Growing Ideas: Turning ‘ugly’ produce into profit

Imperfect Produce feeds appetite for affordable, healthy food

Over 20% of the fruit and vegetables grown in America never leaves the farm – it just doesn't ‘look right’. Over the last three years a San Francisco start-up has saved that 20% and created a new revenue stream for farmers.

When Imperfect Produce CEO Ben Simon was a student at Maryland University, he saw how much food ended up in the garbage. In response, he founded the Food Recovery Network, dedicated to cutting waste on college campuses. He and Imperfect Produce co-founder Ben Chesler soon realized how much more impact they could have if they tackled food waste further up the supply chain – at the farm.

Low CO2 footprints

“That was back in 2015,” says Aleks Strub, the start-up’s Chief Marketing Officer. “Today, we employ hundreds of people who facilitate the delivery of less-than-perfect produce to homes in cities including San Francisco, Chicago, Portland and Indianapolis.” These are all places close to the farms they buy from, keeping CO2 footprints low.

To date, Imperfect Produce has saved over 11,500 tons of food, nearly four billion liters (one billion gallons) of water, USD 10.3 million (EUR 8.8 million) on groceries and 39,400 tons of CO2. While the company’s core issue is tackling food waste, it has also created a new revenue stream for farmers; the crooked carrots and bent beets the start-up buys from them would otherwise be discarded or used as cattle feed. “A farmer might even have paid for the produce to be shipped to markets, only to have retailers reject it,” adds Strub.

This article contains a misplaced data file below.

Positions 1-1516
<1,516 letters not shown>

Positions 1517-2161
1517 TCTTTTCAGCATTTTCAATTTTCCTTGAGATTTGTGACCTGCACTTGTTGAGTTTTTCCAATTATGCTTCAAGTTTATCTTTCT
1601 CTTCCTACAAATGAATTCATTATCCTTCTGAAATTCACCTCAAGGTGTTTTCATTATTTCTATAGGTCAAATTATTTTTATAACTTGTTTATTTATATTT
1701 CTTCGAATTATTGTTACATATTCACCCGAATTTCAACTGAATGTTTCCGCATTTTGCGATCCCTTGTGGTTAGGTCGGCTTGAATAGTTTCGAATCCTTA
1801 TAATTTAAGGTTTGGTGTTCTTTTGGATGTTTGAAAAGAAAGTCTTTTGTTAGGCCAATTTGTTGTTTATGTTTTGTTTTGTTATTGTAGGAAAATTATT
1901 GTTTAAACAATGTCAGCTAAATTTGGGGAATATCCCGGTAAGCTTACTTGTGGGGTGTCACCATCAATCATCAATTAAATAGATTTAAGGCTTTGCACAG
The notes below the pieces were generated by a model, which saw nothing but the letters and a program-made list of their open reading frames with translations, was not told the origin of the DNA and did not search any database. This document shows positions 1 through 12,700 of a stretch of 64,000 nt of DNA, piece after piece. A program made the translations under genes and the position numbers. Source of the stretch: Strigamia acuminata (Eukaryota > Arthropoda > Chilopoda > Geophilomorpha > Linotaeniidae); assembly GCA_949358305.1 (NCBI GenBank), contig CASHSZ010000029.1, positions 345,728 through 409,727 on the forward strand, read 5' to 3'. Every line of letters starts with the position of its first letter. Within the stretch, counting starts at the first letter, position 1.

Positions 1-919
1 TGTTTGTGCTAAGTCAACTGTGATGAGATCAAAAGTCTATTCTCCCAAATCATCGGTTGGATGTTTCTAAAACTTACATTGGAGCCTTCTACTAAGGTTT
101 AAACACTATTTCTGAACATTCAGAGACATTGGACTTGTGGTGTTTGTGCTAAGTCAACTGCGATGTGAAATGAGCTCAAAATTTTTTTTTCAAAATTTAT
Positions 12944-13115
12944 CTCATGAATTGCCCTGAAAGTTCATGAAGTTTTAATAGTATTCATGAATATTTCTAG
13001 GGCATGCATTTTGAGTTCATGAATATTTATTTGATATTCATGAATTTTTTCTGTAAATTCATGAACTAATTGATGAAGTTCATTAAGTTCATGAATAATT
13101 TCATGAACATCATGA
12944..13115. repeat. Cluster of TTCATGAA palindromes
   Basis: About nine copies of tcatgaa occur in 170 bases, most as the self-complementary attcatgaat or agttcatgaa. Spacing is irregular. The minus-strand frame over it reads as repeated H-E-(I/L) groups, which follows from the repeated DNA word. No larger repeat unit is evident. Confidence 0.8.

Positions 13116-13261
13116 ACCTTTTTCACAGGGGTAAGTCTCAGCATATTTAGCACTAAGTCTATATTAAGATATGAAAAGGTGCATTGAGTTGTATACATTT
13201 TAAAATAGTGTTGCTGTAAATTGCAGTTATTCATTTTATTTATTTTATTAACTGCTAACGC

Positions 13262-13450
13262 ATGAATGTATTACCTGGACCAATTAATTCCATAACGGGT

“Cities were really ripe for our idea”

- Aleks Strub, Imperfect Produce

Produce delivered to your door

Customers buy online, selecting the produce they want, and a box of misshapen (but delicious and nutritious) fruit and veg is delivered to their door at a time of their choosing. “Cities were really ripe for our idea,” says Strub. “We won Rabobank's FoodBytes! competition in 2016 and The New York Times has run a story on us.”

The company has taken on a large number of drivers and warehouse staff to be able to offer home delivery. “One of our biggest issues is ‘operational heaviness’ with so many people to hire and a lot of costs upfront,” says Strub. “But it’s awesome to create so many jobs for people.”

Simon, Chesler and Strub have run pilots marketing the produce to retailers, but it was too wasteful; by selling directly to consumers they keep the lines short and costs down. Imperfect Produce’s prices are 30% to 50% cheaper than at the market.

In five years’ time, it wants to be operating across the US. “Not just in new locations,” says Strub, “but with a deeper reach.” One ambition is to bring its food to more citizens on a low income. “SNAP, the federal nutrition program that replaced food stamps, doesn’t extend to food bought online, so we give an additional discount to people on a tight budget. One of my dreams is to see the US Department of Agriculture turn that decision around so that even more people have access to affordable, healthy food.”